Electronics Production | April 02, 2007
Memory suppliers fail history lesson—again!
According to the upcoming April update of IC Insights' 2007 McClean Report, total worldwide semiconductor industry capital spending surged 18% to $54.75 billion in 2006. This figure represented 22.1% of total semiconductor sales last year.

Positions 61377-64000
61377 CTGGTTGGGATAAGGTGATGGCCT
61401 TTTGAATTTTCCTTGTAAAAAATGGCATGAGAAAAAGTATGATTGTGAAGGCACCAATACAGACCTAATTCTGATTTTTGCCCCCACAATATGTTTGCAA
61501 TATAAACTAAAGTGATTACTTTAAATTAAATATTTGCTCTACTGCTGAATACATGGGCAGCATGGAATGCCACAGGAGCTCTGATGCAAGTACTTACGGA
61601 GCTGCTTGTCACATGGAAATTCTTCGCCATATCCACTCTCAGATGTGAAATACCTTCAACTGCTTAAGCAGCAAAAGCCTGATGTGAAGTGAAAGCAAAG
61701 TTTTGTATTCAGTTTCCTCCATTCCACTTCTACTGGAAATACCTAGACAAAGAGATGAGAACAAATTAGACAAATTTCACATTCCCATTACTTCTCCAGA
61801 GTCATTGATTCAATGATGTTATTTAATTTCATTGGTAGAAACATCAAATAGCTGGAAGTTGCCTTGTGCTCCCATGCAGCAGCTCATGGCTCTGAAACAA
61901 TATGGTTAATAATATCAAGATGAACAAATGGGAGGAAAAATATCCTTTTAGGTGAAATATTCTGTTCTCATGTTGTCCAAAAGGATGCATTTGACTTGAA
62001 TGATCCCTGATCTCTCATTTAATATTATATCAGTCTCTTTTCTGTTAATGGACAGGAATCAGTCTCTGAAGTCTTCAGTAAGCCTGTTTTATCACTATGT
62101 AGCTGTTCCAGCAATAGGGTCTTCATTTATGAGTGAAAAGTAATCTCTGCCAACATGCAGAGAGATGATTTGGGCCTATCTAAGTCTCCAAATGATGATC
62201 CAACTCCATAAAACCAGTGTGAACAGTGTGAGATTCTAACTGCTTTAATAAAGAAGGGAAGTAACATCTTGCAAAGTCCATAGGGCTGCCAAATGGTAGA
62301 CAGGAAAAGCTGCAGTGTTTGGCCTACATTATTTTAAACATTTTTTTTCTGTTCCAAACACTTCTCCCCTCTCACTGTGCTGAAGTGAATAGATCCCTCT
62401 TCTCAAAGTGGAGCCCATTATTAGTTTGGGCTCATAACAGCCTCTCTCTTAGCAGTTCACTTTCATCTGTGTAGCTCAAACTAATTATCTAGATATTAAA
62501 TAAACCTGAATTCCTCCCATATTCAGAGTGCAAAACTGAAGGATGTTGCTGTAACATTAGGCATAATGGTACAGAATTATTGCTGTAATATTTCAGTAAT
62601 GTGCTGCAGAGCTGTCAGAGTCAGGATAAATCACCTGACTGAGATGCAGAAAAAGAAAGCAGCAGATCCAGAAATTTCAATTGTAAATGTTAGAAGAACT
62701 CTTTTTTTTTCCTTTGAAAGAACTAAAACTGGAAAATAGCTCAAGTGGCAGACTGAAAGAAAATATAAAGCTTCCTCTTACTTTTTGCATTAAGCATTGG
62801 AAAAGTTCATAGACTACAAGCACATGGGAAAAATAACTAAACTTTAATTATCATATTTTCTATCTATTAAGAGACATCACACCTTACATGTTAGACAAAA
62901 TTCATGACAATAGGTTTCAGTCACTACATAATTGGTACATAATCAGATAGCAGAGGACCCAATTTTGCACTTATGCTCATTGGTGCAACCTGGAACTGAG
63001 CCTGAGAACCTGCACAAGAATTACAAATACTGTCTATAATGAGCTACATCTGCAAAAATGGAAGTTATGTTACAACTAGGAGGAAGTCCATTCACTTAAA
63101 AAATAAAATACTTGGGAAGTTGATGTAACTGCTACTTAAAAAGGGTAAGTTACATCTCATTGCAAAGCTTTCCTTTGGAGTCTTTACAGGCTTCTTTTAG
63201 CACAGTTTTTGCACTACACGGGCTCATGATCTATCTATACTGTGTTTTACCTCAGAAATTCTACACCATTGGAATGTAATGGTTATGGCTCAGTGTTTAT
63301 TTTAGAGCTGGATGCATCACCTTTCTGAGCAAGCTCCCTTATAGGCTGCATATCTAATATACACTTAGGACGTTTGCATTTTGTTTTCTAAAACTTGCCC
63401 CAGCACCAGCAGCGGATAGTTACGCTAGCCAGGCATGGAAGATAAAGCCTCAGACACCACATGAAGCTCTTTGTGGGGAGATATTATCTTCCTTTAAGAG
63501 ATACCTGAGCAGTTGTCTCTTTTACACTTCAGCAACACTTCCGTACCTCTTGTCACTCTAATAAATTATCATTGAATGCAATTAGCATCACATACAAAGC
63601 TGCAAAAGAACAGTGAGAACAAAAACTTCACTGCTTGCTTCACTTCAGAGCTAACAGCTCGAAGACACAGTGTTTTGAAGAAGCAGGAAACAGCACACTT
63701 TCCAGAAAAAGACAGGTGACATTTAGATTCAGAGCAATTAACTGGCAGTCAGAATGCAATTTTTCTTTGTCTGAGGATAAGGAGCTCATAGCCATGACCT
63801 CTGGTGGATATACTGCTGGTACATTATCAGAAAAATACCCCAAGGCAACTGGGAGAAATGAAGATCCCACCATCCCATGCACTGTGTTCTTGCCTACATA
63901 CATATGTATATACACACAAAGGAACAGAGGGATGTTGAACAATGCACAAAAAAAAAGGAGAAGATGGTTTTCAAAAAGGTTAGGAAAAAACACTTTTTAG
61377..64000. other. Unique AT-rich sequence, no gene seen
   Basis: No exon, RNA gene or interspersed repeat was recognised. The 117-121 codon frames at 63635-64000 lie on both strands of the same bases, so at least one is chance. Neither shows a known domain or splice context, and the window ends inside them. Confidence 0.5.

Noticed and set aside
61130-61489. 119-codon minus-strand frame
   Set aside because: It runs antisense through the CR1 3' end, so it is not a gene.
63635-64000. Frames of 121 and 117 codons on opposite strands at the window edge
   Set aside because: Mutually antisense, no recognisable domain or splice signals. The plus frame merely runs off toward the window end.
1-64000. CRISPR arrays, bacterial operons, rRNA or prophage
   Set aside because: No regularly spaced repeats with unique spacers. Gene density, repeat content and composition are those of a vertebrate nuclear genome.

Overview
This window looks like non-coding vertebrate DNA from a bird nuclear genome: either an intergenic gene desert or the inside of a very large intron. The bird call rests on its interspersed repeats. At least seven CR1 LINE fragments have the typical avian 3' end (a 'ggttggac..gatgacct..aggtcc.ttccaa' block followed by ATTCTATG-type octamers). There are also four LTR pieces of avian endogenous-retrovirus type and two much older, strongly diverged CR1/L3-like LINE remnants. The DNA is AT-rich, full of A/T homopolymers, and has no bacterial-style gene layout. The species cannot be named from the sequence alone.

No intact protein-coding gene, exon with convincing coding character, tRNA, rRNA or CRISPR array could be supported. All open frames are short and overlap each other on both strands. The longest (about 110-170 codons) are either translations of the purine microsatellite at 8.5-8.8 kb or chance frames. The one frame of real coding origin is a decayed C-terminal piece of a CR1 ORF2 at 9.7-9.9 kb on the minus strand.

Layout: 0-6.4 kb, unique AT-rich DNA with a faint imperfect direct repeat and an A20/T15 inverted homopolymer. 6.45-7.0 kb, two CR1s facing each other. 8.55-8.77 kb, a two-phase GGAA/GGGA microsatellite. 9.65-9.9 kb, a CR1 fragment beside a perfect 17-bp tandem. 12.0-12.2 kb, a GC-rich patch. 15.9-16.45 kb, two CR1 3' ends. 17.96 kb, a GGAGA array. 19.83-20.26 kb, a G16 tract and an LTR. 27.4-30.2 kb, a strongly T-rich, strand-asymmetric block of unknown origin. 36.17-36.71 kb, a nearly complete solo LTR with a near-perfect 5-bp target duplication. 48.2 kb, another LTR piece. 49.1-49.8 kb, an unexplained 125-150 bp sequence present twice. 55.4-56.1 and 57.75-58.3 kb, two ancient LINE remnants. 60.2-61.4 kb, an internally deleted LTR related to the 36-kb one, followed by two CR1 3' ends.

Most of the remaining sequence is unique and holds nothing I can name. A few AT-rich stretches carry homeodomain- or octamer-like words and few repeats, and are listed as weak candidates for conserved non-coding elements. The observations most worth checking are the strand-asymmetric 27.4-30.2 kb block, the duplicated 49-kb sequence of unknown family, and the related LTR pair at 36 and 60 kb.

Capital spending for additional flash memory capacity jumped 35% to $11.5 billion. DRAM capital spending increased a whopping 44% last year to $13.9 billion. Figure 1 shows the 2006 capital spending as a percent of sales for the major semiconductor product segments. As shown, flash memory spending as a percent of flash sales reached 57% in 2006, more than 2.5x the industry average! In 2006, flash unit shipments grew 32%. However, after the huge capital spending outlays in this segment, is it really any surprise that the average selling price (ASP) for a flash memory device collapsed by 18% last year, and is forecast to drop another 15% this year? The DRAM market was one of the shining stars in the semiconductor industry last year, growing by 32%. Moreover, this growth was due to a balanced combination of excellent unit volume growth (13%) and ASP increase (17%). However, it appears that one "sniff" of a good year for the DRAM market has again collectively caused the DRAM suppliers to develop temporary insanity (reluctantly using the term temporary) with regards to capital spending and capacity increases. In the DRAM segment, capital spending as a percent of sales was 41%, almost twice the 2006 industry average. The result—the immutable law of supply and demand is now causing a severe decline in DRAM prices, even in the face of good demand. As many of our clients know, IC Insights has long held that the IC industry has been "maturing" over the past five years and pointed to the DRAM market as a good example of how the evolution toward fewer suppliers would ultimately lessen the overspending and wild capacity/ASP swings in a product segment. With regards to progress, the DRAM market was oftentimes viewed as taking two steps forward and one step back. However, in IC Insights' opinion, the capital spending surge in the DRAM industry in 2006 and continuing through 2007, set back the evolution of the DRAM marketplace at least 10 years. Now, it appears the DRAM market is taking one step forward and two steps back. In IC Insights' opinion, the flash market is immature compared to the DRAM market and has been expected, over time, to undergo a supplier shakeout similar to the DRAM segment. However, as of early 2007, there are absolutely no indications that this maturation process is occuring in flash memory! The following list includes examples of the recent return to "irrational" exuberance by the DRAM and flash memory producers: • Powerchip's capital spending in 2004 was $600 million, in 2005 it was $1.3 billion, and in 2006 it was $2.6 billion! The company's capital spending as a percent of sales last year was 92.3%. • Nanya's capital spending in 2005 was $439 million, in 2006 it was $910 million, and in 2007 it is forecast to be $2.4 billion. The company's capital spending as a percent of sales this year is expected to be close to 100%! • Hynix' capital spending in 2004 was $1.46 billion, in 2005 it was $2.43 billion, and in 2006 it was $4.38 billion! The company's capital spending as a percent of sales last year was 55%. • Micron's capital spending in FY06 (ending in August) was $1.69 billion. The company's announced capital spending plan for FY07 is $4.0 billion! In addition to boosting DRAM capacity, this spending includes greater than $1.0 billion of investment in the new flash joint venture with Intel (IM Flash). • SanDisk and Toshiba continue to make multi-billion dollar spending plans for additional flash memory capacity through their joint venture companies—Flash Vision (200mm), Flash Partners (300mm), and Flash Alliance (300mm). • It should be noted that the leading Japanese DRAM producer Elpida is not sitting still with regards to capital spending—it spent 36% of sales on capital expenditures last year. • And last, but certainly not least, Samsung, the number one producer of DRAM and flash, continues to spend almost $7.0 billion a year on capital expenditures, mostly for DRAM and flash memory capacity expansion. Thus, we are left with the same old story in the IC memory market—the story of 10 manufacturers all planning and spending to capture 15-20% marketshare. IC Insights forecasts continued strong and expanding demand for both flash and DRAM devices over the next few years. However, it has once again been proven that high demand can be outstripped by even higher amounts of capacity additions. For today's memory producers it is déja vu all over again!
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